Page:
You also have the option of the pop-up appearing as soon as your potential lead visits your website, although we discourage you from choosing that option as it may seem too pushy due to the fact that you haven’t demonstrated any kind of value to the lead yet.

A great example of an attention-catching pop-up is the one that Jeff Bullas uses to notify website visitors of his free eBook:


[Image Source:]

Even though it’s a full-screen pop-up, it appears only when the visitor wants to close the tab so Bullas isn’t losing out by people not realizing that he even has a lead magnet.

Pay attention to his choice of words, as well. He promises to help his leads double their traffic, which is one of the methods of wording lead magnet offers to increase subscriptions.


Step 5: Promoting and Advertising Your Lead Magnet

If you’ve created a great lead magnet, you want people to see it. After all, it is the best method to draw in new leads and convert them to customers.

When it comes to lead magnet promotion, you should treat the magnet as a separate product. This means you can use standard promotion methods such as:

  • Organic traffic (SEO)
  • Referrals
  • Social media (Facebook, Twitter, LinkedIn, Reddit)
  • Employee advocacy (made easier through DrumUp)
  • Paid advertising

Again, the promotion method you select will depend on the type of lead magnet you’ve created.

For example, Twitter would respond best to quizzes, while LinkedIn users appreciate white papers and eBooks. Another great social network to use is Reddit, as it helps you with audience segmentation and targeting.


Best Practices for Lead Magnet Promotion Creative

1. Emphasize usefulness & action. Make sure you show your lead magnet’s value to leads.

For example, LinkedIn has recently run a Facebook ad, offering a free eBook on the buyer’s journey.


[ / Image source: ]

Facebook lead magnet ads are also very useful, as they come with CTA buttons such as LinkedIn’s “Download.”

2. Make the copy short & sweet. Emphasize usefulness with copy, and don’t explain too much. Instead, explain (or tease) the benefits in one or two sentences. If you can start with a question or a statistic, that’s even more interesting for the leads.


[David Boutin / Image source: ]

David Boutin here advertises making lead magnets on Twitter and shows exactly how to write great lead magnet copy. It starts with a question and tells leads exactly what they’ll learn if they click on the link.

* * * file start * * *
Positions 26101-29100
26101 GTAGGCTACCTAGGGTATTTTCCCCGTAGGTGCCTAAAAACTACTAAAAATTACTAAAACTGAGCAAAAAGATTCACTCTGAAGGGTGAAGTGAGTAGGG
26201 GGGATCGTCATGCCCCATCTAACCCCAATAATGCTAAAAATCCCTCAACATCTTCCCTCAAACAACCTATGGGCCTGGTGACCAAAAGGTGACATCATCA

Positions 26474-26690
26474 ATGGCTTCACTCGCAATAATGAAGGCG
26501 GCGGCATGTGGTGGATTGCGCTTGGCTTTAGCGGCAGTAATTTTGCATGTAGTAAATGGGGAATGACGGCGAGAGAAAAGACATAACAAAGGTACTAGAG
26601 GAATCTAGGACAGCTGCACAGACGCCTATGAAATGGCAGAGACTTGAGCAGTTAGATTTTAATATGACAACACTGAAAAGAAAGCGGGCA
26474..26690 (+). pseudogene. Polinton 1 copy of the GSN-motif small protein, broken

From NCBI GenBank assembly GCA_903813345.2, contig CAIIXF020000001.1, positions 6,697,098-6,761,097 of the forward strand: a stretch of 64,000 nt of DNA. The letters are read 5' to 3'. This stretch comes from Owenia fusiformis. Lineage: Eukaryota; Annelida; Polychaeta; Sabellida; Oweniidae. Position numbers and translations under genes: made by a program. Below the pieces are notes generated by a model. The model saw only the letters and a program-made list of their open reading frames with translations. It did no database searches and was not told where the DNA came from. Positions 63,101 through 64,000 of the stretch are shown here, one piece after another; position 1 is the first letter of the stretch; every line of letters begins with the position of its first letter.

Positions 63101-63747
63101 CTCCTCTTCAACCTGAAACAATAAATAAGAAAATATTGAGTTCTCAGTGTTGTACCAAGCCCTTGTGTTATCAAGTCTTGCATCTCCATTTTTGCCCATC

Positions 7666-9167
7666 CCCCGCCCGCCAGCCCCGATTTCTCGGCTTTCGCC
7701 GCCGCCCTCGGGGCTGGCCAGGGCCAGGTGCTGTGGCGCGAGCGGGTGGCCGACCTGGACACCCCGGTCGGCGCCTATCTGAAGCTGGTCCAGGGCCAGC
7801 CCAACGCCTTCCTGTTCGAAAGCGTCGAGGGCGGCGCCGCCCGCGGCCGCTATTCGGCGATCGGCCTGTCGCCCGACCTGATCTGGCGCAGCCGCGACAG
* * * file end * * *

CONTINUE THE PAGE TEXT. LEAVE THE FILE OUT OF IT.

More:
When writing copy, choose actionable words such as make, learn, do, create, drive. These automatically encourage the leads to take action and get your lead magnet, and they’re especially important as a part of the CTA (call to action).

3. Visibility. Depending on the platform and format you choose for your lead magnet promotion, make sure that it stands out from the users’ regular feeds. You don’t want to be lost in the sea of content.

For example, Asana’s ad is very effective:


It not only has a short and clear copy, and an actionable CTA, but it’s also highly visible on the standard blue-and-white Facebook feed.

Step 6: Measuring Your Results

After you’ve successfully created and launched your lead magnet, it’s time to see what kind of results you’re getting.

Hopefully, you’ll notice it by the number of calls and emails, but it’s good to monitor metrics such as drop-off points and click-through rates (in comparison with conversion rates) just to assess the health of your lead magnet.

The easiest way of doing this is by integrating Google Analytics with your website.

Finally, we recommend testing your lead magnets until you’ve found the perfect offer. Sometimes you may find that you haven’t explained your offer clear enough, or that there’s a lead magnet that would work better with your audience.

However, no matter what you do, remember that lead magnets as a part of the content marketing strategy mean providing value.

And while good design matters, nothing matters as much as approaching your audience and saying: I have something useful for you.

And it’s completely free.

[Image Source: Opt-in Monster / ]